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Remembrance Sunday: Commemorating sacrifice in art

Remembrance Sunday: Commemorating sacrifice in art

This Sunday we remember…

SOME 1.5 million men from the subcontinent fought in the First World War.

It is estimated more than 74,000 of them perished in the battle for King and Empire and many thousands were injured.

Indian troops’ bravery during the First World War was recognised in 11 Victoria Crosses and 13,000 medals for gallantry.

This year the Royal British Legion (the main veterans’ organisation) brought out a Khadi Poppy to mark the contribution of Indian soldiers to what is often referred to as the ‘Great War’.

The Troth

Prime Minister Theresa May talked about it during PM Questions’ this week and and explained she would be wearing one to recognise the huge sacrifice made by Indian troops.

Many of these poppies were handed out on the last Sunday in October when the Mayor of London Sadiq Khan marked Diwali with the customary annual celebration in Trafalgar Square.

Jitesh Gadhia

Khan himself paid tribute to the soldiers’ and their sacrifice.

Lord Jitesh Gadhia is an ambassador for the Royal British Legion and has been spearheading the campaign to mark the Indian war contribution with the Khadi Poppy.

He said: “Our identity is our destiny – and so the current generation of Asians should know that their fathers and grandfathers didn’t just come to Britain as immigrants.

Akram Khan in Xenos by ©Jean Louis Fernandez

“Our ancestors fought for this country and for freedom and democracy – even though they lived in a colony at the time. We therefore have as much at stake here in Britain as anyone else.

“British Asians should be proud of the role that their forbears played in shaping the destiny of the world.”

Over the last four years, has covered many art works that in one way or another recognise the huge contribution made by Asian soldiers and their families.

Dr Blighty Vic Farnkowski

We pick out just four here and all in some ways – illustrate the sacrifice and torment many went through in the service of what they believed, rightly or wrongly, was their Empire and freedom too.

After the war’s end in 2018, those soldiers who returned, realised perhaps more than they did when they left that they simply were subjects and had little to no power to shape their own destiny as a people.

Jassa Ahluwalia in Wipers by Pamela Raith

Many historians believe now that the seeds of the freedom struggle against Colonial rule were cemented and furthered during this immediate post war period.

So, while on the one hand the soldiers who fought for King and Empire were brave and honest, they were not always viewed in India with the respect they deserved.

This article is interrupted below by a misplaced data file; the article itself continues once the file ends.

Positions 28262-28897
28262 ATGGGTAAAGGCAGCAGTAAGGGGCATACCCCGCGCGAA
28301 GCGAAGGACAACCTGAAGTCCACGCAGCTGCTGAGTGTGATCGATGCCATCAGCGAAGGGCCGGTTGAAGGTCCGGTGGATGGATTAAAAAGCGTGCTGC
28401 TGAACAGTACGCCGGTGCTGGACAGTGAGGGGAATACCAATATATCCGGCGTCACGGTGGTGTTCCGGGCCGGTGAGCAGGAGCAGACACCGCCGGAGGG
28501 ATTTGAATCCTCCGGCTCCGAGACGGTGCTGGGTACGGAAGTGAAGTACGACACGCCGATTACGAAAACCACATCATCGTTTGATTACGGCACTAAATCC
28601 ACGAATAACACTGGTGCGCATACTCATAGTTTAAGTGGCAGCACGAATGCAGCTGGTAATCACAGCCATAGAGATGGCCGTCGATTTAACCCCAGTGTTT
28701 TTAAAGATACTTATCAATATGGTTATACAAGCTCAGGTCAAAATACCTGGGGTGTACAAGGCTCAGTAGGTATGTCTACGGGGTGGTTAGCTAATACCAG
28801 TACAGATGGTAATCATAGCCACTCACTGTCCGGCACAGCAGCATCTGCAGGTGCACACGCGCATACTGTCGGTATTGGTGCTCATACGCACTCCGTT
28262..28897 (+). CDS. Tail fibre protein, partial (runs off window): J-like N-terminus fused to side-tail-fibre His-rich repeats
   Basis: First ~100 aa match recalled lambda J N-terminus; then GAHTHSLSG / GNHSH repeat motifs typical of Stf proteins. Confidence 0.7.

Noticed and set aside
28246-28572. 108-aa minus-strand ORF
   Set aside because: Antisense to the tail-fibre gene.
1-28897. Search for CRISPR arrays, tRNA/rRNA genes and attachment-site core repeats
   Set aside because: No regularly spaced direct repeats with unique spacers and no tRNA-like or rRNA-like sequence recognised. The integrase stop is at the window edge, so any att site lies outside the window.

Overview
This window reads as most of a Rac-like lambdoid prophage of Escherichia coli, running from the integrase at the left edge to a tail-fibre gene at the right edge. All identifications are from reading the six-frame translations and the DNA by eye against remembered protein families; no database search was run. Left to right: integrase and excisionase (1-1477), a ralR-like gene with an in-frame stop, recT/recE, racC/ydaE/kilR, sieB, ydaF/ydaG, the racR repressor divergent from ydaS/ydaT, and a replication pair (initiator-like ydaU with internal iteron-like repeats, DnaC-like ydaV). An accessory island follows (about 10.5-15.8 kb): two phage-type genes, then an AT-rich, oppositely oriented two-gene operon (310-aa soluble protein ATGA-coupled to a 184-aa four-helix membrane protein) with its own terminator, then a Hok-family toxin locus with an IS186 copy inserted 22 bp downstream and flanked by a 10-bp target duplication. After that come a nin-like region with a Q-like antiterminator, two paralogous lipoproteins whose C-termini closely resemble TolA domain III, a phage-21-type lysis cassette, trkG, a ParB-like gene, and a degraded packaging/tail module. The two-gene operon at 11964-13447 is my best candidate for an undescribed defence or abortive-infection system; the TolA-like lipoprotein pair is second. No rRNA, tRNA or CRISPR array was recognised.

Now though, we have to see their contribution in a much wider and more global context; they laid a path for Mahatma Gandhi and others to follow and a new nation, like several others, were forged during these tumultuous times…

The Troth – is a dance piece made by Akadami Dance. We were lucky enough to see the performance at its world premiere earlier this year, as we covered the Jaipur Literature Festival at the end of January. The setting, Hawa Mahal, is one of the City’s most popular tourist attractions, and formed the backdrop to this moving and emotionally absorbing narrative dance which tells the story of a young man leaving his native Punjab to fight in the trenches of Europe and about the young woman he leaves behind. It is on the final leg of a UK tour – see below please.

Akram Khan’s Xenos – his final dance piece as a solo performer; this is an intense and beautiful composition, highlighting the plight of an Indian soldier, who was once a classical Kathak dancer (like Khan himself) who faces the very worst fate with heroism and a compromised dignity (through no fault of his own) – but the audience is not spared the horror of that dark hour. Khan continues to tour this internationally…

Dr Blighty’ – Nutkhut’s highly imaginative and interactive project was tremendous and not least the sound and light show against the backdrop of Brighton Pavilion was majestic and unforgettable.
Located in the grounds of the famous pavilion, visitors were able to see Indian soldiers as they might have been in 2014-2018, convalescing. It was here that – during the war – a makeshift hospital was created to look after and care for the Indian war wounded. It brought home just how difficult life must have been for these men who were recovering from serious mental trauma as well as their physical injuries sustained in the war.

Wipers – Ishy Din’s play about Indian soldiers trying to keep it together and showing huge loyalty to the crown of the time is another heartrending and powerful work. These young men had barely travelled beyond their village and almost suddenly they found themselves in trenches and the killing fields of France and Belgium.

The Troth

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Written by Asian Culture Vulture